Azure already supports a large number of these controls—those dealing with physical access to data storage facilities, network security, and the security of servers. Under the shared responsibility security model, departments and agencies are required to implement measures to satisfy the remaining controls relevant to data and application security.
Trend Micro Deep Security—a leading solution for securing physical, virtual, and hybrid data centers—includes host-based capabilities that support compliance with many of these controls.
Read about Deep Security for FedRAMP Compliance
All or nothing is a really bad strategy for securing your Microsoft Azure workloads. You need to know exactly what it is that you must secure. But you can’t do it alone. Microsoft provides robust physical security, network infrastructure, and virtualization layer. Ideally, you will match their excellence with equally robust security for your workloads, including operating system, applications, and data.
But there’s a small catch. If you try to use traditional security to protect your applications and data in the cloud, you risk slowing your Azure project with needless complexity. There’s a simpler and more effective solution: Security that is built for the cloud is easier to deploy in the cloud and works better to secure the cloud. But even then, the way you deploy it can impact your entire project. You have to be careful not to do anything that makes security stand between you and your success in the cloud.
Bake security into your project from the get goFirst, start thinking about security very early in the game. The earlier the better. Baking security into your strategy from the get go is the best way to ensure full coverage when your deployment is complete. That includes thinking about implementing the proper controls, such as who has access to the Azure Management Portal, how designated administrators will access cloud resources, and what you need to do to maintain restrictive network policies.
Monitor traffic in and out of your cloudNow that’s a great start. But you’ll still need to be sure that your applications remain secure during day-to-day usage. That’s where host-based IPS systems come in. They’ll help you ward off unauthorized access by monitoring incoming traffic to make sure it’s legitimate. Plus, vulnerability shielding functionality will help you keep all workloads up to date. Implementing virtual patches on templates helps you avoid the hassles of patching live workloads.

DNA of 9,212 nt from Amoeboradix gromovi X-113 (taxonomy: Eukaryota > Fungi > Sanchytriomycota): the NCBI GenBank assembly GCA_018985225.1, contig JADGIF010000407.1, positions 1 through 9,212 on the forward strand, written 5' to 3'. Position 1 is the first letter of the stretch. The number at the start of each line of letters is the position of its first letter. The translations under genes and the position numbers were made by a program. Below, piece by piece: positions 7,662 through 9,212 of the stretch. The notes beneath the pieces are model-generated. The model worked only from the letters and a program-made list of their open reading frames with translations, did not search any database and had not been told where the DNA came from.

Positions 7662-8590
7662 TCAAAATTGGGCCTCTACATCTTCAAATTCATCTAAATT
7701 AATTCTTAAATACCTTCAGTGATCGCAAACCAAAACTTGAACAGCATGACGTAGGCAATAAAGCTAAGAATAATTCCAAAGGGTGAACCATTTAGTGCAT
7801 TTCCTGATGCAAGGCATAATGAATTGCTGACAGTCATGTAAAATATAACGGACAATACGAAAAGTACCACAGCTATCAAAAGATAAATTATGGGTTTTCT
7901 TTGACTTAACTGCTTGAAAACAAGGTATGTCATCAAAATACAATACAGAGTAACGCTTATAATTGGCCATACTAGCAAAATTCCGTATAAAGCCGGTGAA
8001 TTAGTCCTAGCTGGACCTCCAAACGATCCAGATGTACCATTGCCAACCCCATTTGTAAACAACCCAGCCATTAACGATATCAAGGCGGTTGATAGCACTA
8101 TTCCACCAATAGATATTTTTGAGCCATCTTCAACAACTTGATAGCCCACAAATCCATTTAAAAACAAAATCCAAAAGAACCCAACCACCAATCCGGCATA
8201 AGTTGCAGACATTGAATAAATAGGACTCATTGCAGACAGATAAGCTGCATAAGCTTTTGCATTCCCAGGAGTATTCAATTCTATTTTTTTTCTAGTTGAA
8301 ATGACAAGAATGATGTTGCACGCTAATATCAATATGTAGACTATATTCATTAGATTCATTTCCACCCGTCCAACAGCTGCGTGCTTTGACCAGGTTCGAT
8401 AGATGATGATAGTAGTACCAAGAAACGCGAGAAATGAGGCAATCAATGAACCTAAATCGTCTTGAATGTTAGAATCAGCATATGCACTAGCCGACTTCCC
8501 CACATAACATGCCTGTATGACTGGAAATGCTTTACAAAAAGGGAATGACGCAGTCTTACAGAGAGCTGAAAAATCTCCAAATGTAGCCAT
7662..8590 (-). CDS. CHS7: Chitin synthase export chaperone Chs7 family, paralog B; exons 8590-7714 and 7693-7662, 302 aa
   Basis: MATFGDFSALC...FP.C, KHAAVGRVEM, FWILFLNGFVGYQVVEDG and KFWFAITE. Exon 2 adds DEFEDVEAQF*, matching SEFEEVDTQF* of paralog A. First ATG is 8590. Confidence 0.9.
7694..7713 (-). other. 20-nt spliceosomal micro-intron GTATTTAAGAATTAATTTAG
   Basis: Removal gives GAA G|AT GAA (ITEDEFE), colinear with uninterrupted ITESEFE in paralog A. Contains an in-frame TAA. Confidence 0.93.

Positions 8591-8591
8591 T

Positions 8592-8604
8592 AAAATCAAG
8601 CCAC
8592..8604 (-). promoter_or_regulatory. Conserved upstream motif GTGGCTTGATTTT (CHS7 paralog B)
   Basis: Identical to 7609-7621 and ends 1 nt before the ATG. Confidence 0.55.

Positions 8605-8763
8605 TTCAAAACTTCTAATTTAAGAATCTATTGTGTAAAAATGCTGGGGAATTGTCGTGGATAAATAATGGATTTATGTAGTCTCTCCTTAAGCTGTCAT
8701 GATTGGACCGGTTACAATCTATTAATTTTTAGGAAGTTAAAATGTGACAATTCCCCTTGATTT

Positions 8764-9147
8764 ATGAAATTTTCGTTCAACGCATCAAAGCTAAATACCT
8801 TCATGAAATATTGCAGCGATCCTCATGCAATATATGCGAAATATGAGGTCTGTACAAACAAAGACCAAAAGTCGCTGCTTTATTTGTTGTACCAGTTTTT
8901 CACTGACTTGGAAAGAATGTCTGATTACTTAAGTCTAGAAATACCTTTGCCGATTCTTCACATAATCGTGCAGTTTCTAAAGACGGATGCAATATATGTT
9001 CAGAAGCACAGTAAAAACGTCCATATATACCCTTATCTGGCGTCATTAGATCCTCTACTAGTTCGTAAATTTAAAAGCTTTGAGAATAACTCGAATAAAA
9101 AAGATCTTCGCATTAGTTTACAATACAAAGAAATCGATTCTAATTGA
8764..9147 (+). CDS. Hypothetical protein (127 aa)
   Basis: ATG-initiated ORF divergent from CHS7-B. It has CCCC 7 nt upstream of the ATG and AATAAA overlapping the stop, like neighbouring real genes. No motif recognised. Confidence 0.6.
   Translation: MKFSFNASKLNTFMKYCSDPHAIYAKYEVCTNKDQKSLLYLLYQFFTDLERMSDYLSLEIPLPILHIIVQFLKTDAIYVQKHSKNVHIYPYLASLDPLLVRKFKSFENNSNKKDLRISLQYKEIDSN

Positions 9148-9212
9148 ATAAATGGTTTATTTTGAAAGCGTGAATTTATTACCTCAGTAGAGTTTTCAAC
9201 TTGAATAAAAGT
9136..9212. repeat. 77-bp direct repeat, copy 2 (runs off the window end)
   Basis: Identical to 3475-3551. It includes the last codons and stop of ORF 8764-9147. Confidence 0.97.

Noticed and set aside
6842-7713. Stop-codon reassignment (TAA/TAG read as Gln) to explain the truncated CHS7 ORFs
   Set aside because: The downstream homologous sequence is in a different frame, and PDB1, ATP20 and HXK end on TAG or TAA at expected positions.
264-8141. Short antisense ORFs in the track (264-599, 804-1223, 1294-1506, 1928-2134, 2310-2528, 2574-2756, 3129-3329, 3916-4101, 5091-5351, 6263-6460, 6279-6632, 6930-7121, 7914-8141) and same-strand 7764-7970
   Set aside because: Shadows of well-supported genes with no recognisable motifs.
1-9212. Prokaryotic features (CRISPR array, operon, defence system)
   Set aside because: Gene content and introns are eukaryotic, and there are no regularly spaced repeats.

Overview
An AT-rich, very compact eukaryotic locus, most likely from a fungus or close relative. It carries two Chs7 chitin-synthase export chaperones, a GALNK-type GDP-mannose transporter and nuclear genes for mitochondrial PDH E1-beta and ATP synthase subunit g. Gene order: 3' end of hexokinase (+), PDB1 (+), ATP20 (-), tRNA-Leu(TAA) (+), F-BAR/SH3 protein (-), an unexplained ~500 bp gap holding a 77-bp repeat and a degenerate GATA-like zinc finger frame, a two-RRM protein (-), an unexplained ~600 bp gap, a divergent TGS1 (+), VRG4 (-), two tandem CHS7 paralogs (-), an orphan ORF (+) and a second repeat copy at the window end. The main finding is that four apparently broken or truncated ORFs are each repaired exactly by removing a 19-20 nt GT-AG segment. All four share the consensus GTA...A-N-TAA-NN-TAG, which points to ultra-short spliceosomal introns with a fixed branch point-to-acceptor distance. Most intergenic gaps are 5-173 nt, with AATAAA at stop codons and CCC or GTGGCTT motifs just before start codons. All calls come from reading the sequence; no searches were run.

Detect threats early in the gameBut your job is never really done. You still need to find ways to monitor your security posture to uphold continuous integrity of critical system files, application configuration files, and application logs. Sure Azure provides monitoring. But you need every advantage in getting a jump on the attackers. And host-based integrity monitoring will provide an earlier indication of compromised systems.
Be prepared to act fast if you have toAnd in the unlikely event that you reveal an attack, you need to be prepared to act quickly to isolate the infected server, identify the cause, and begin repair. Only then can you restore service as quickly as possible. Azure is built to help you improve your incident response. To speed your time to protect, you’ll also want to take advantage of vulnerability assessments and penetration testing to discover as many vulnerabilities as possible before an attacker can use them against you.
Get started nowWant to dive deeper? Get more specifics on the ways you can get the security you need for your Azure project without slowing you down. Trend Micro has created a new white paper that outlines the top 10 security actions you can take to accelerate your application protection within Azure.
Disable Monitor Responses from Web Server
To improve performance on your Web Servers, the ‘Monitor responses from Web Server’ setting may be disabled. When disabled, the DPI engine will not inspect web server response traffic. This would typically result in improved performance, especially for large responses.
Web client requests incoming to the server are still inspected by the DPI engine when this option is unchecked, and DPI rules which protect the web server and web application from malicious attacks are not affected by setting.
- Open up any Policy
- Click on Intrusion Prevention (on the left)
- Click on “Assign/Unassign…” button
- From the top dropdown menus select the following options:
- Web Application Protection
- By Application Type
- Find the “Web Server Common” section (I believe it should be second on the list and reference 22 rules)
- You now have to click on where it says “Web Server Common” (it will highlight all of the rules) à Then right click (again, you must right click where it says “Web Server Common”
- Select the “Application Type Properties…” option
- Click on the Configuration tab
- Uncheck the “Default” checkbox
- Uncheck “Monitor responses from Web Server” checkbox:
Congratulations you’ve successfully disabled the monitor responses from Web Server!